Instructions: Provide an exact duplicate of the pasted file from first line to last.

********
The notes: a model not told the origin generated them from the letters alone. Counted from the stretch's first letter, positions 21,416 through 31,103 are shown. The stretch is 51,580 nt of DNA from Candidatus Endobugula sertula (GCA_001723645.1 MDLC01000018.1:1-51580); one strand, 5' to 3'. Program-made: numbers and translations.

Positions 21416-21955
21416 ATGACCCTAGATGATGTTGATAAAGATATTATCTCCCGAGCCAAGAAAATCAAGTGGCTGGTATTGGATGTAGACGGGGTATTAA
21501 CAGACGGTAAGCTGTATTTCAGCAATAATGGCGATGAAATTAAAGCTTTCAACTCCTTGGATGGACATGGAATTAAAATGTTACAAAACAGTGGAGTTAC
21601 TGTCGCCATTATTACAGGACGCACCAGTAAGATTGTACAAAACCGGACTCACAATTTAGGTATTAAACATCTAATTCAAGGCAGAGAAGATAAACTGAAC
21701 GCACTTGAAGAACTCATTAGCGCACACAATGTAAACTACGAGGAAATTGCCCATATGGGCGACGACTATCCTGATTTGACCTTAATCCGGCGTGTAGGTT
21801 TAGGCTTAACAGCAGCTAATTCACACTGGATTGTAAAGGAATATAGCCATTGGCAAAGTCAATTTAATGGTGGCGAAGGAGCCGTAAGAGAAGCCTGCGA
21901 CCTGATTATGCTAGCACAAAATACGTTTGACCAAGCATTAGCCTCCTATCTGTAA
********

The notes: a model not told the origin generated them from the letters alone. Counted from the stretch's first letter, positions 21,416 through 31,103 are shown. The stretch is 51,580 nt of DNA from Candidatus Endobugula sertula (GCA_001723645.1 MDLC01000018.1:1-51580); one strand, 5' to 3'. Program-made: numbers and translations.

Positions 21416-21955
21416 ATGACCCTAGATGATGTTGATAAAGATATTATCTCCCGAGCCAAGAAAATCAAGTGGCTGGTATTGGATGTAGACGGGGTATTAA
21501 CAGACGGTAAGCTGTATTTCAGCAATAATGGCGATGAAATTAAAGCTTTCAACTCCTTGGATGGACATGGAATTAAAATGTTACAAAACAGTGGAGTTAC
21601 TGTCGCCATTATTACAGGACGCACCAGTAAGATTGTACAAAACCGGACTCACAATTTAGGTATTAAACATCTAATTCAAGGCAGAGAAGATAAACTGAAC
21701 GCACTTGAAGAACTCATTAGCGCACACAATGTAAACTACGAGGAAATTGCCCATATGGGCGACGACTATCCTGATTTGACCTTAATCCGGCGTGTAGGTT
21801 TAGGCTTAACAGCAGCTAATTCACACTGGATTGTAAAGGAATATAGCCATTGGCAAAGTCAATTTAATGGTGGCGAAGGAGCCGTAAGAGAAGCCTGCGA
21901 CCTGATTATGCTAGCACAAAATACGTTTGACCAAGCATTAGCCTCCTATCTGTAA